10 May 2005

Dusk Falls Upon the Temple of the Serpent on the Mount of Sunrise

I reviewed a few CDs for some of my outlets.

1. Nile, Annihilation of the Wicked (Relapse): Probably the best death metal band in America. I liked their last album, In Their Darkened Shrines, so when the opportunity came to get an advance of the new one, I said, "Why not?" I enjoyed this one, too, but Nile is one of those bands that I like on paper almost better than I like, y'know, actually listening to. For lack of anything better, this post is named after the disc's opening track (and it's not even the longest song title on Annihilation of the Wicked: That would be "Chapter of Obeisance Before Giving Breath to the Inert One in the Presence of the Crescent-Shaped Horns," which proves that they have a sense of humor). All of Nile's material revolves around the mythology and superstitions of ancient Egypt, which gives them a unique niche in the metal underground. Also, their former bass player was named Chief Spires, which is pretty bad-ass.

2. Statistics, Often Lie (Jade Tree): I was set to hate this CD because it's one of Dallas Dalley's band, and he plays in Desaparecidos with Conor Oberst, the most overrated musician in rock today, but damned if the disc isn't really fucking good. It's jittery, retro-sounding pop with traces of shoegazer guitar swirls and little traces of glitch techno thrown in for spice. It kind of reminded me of Floraline and Bon Voyage in style and tone; not an identical match for these bands, but listening to Often Lie put me in a similar headspace. This one might make my year-end best of. Dallas will be thrilled.

3. Coliseum, Goddamage (Manic Ride): They're hardcore punk, technically, but there's enough metal in their sound to seal the deal for me. This disc has a wonderful guitar sound -- thick and chunky, like good salsa. Coliseum is a local band, and I kind of envy their frontman, Ryan Patterson, because he plays in two decent groups (he's in Black Cross, too), plus he's a freelance graphic designer, plus he's King Cred of Louisville. I mean no disrespect when I say he probably doesn't feel as if he works for a living because his jobs (on paper, at least) are so rewarding. Of course, I don't know him, so he might also be a line cook at Golden Corral or something similarly heinous.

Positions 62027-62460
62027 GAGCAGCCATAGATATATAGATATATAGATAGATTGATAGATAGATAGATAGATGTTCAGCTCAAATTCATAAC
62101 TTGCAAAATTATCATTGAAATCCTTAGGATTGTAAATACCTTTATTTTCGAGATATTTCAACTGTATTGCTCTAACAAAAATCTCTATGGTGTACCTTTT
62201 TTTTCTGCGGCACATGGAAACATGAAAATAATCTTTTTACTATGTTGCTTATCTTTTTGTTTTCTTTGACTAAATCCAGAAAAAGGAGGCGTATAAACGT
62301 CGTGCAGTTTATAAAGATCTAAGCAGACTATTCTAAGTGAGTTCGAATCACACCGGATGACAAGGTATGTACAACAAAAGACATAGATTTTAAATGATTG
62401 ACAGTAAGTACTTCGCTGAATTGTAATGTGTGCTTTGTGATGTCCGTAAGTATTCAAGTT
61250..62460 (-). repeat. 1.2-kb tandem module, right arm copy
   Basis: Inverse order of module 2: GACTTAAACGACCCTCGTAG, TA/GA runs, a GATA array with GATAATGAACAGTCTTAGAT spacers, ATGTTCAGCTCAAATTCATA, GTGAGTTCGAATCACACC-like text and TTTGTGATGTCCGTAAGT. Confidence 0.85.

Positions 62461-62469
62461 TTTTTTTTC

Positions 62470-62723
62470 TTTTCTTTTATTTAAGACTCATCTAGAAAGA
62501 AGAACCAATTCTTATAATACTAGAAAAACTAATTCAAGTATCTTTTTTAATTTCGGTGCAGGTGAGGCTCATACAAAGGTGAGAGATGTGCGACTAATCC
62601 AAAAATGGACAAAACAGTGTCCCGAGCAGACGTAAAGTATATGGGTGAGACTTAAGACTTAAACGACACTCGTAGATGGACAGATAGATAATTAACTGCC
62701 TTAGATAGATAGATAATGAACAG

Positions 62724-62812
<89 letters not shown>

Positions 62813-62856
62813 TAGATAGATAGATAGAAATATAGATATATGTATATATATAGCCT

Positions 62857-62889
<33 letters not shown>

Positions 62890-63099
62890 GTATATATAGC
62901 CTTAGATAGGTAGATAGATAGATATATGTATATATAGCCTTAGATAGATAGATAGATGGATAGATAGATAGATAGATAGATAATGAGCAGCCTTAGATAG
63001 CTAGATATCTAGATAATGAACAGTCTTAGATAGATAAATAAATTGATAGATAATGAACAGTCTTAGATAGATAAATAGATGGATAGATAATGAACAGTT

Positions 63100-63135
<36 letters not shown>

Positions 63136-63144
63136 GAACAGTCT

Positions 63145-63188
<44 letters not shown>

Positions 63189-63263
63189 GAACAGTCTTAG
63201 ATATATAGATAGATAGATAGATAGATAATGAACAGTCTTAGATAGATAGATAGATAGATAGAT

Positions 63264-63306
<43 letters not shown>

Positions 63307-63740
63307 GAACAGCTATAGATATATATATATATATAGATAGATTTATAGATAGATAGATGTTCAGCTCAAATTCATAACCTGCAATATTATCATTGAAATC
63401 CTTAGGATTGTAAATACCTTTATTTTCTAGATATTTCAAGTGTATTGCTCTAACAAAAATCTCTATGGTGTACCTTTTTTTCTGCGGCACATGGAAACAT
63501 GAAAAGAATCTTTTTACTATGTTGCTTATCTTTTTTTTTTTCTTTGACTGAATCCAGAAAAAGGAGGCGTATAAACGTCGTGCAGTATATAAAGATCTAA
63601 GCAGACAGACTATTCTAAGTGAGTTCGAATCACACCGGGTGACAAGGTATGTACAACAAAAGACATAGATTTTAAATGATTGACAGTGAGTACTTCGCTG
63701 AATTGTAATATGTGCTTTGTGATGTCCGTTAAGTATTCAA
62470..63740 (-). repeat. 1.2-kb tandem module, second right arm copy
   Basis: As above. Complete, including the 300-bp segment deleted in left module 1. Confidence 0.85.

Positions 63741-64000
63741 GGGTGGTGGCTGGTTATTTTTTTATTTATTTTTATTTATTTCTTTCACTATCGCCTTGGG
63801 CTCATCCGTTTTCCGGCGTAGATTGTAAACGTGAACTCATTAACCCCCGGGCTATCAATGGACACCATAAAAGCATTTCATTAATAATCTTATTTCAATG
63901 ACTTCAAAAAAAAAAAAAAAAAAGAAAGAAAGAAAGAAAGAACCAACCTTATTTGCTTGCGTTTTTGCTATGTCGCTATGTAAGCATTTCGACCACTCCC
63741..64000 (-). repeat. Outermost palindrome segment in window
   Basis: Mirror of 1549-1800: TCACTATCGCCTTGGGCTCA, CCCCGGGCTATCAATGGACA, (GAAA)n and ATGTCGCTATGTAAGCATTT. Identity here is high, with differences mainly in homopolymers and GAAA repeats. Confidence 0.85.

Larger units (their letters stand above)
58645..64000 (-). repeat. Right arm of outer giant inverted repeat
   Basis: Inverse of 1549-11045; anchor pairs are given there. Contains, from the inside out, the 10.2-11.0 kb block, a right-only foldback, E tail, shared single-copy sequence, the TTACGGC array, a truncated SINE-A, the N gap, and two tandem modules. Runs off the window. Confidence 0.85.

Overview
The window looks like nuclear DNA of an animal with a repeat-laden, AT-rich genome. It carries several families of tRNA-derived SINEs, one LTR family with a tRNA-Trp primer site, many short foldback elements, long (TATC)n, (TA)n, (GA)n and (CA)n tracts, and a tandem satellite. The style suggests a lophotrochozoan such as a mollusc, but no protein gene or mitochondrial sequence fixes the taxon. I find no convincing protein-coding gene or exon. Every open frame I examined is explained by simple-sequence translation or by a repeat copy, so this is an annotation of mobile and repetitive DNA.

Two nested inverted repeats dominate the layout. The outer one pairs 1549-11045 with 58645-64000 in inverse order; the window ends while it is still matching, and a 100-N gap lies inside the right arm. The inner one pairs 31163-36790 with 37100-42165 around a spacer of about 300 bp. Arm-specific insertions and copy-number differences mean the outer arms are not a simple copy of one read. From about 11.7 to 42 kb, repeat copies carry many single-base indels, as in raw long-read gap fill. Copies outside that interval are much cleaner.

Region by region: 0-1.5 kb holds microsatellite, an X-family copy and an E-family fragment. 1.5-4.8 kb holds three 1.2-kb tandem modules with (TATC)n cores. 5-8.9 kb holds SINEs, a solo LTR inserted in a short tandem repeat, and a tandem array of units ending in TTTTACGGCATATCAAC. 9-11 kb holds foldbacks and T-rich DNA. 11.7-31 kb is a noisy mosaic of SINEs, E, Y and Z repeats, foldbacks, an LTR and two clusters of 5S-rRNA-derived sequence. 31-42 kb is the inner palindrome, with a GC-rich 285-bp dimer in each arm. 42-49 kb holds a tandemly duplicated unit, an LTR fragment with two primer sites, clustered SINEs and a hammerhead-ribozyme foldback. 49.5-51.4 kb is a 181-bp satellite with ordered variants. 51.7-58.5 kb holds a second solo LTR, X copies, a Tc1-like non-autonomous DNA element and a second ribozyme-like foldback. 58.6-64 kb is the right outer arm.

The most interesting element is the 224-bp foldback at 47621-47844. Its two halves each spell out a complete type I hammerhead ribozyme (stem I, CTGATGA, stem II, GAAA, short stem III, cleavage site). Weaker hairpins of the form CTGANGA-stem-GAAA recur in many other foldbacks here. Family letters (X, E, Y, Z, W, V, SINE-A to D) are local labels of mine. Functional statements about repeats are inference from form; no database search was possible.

LEO ran a somewhat edited version of my COC review, i.e., they took out the cock joke. So here's the original draft for your edification:

Corrosion of Conformity
In the Arms of God


Back to their superior, full-length moniker after flirting with the acronym “COC” (which can be misinterpreted as “cock,” of course), Corrosion of Conformity’s long-awaited new disc In the Arms of God is manna from above for those who like hard rock and metal but deplore the way the genre has evolved into primarily too-fast playing and Cookie Monster vocal stylings. COC does it up right: big, thick slabs of humbucker-fueled riffs, underlaid with a rhythm section that both rocks and swings, a healthy understanding that quiet and slow bits are just as important as loud and fast ones, and best of all, songs. Album opener “Stone Breaker” kicks off with churchy keyboards that give way to a bluesy guitar figure before exploding into the familiar crushing rock. Pepper Keenan has a great voice; the way he makes his entrance bellowing the word “scorn” is worth the cost of the CD. Arabian flourishes add a “Kashmir” flavor to “Rise River Rise,” while “Infinite War” recalls COC’s roots as a hardcore band. Matter of fact, it’s hard to reconcile COC’s long-ago punk days with their current status as America’s premiere Southern-fried sludge metal band, so effortless does the band make it seem. With Keenan’s side project Down dissolved and that Metallica gig falling through, let’s hope it doesn’t take Corrosion of Conformity another five years for a follow-up.

Finally, the Van Halen party wrapped up last Friday.

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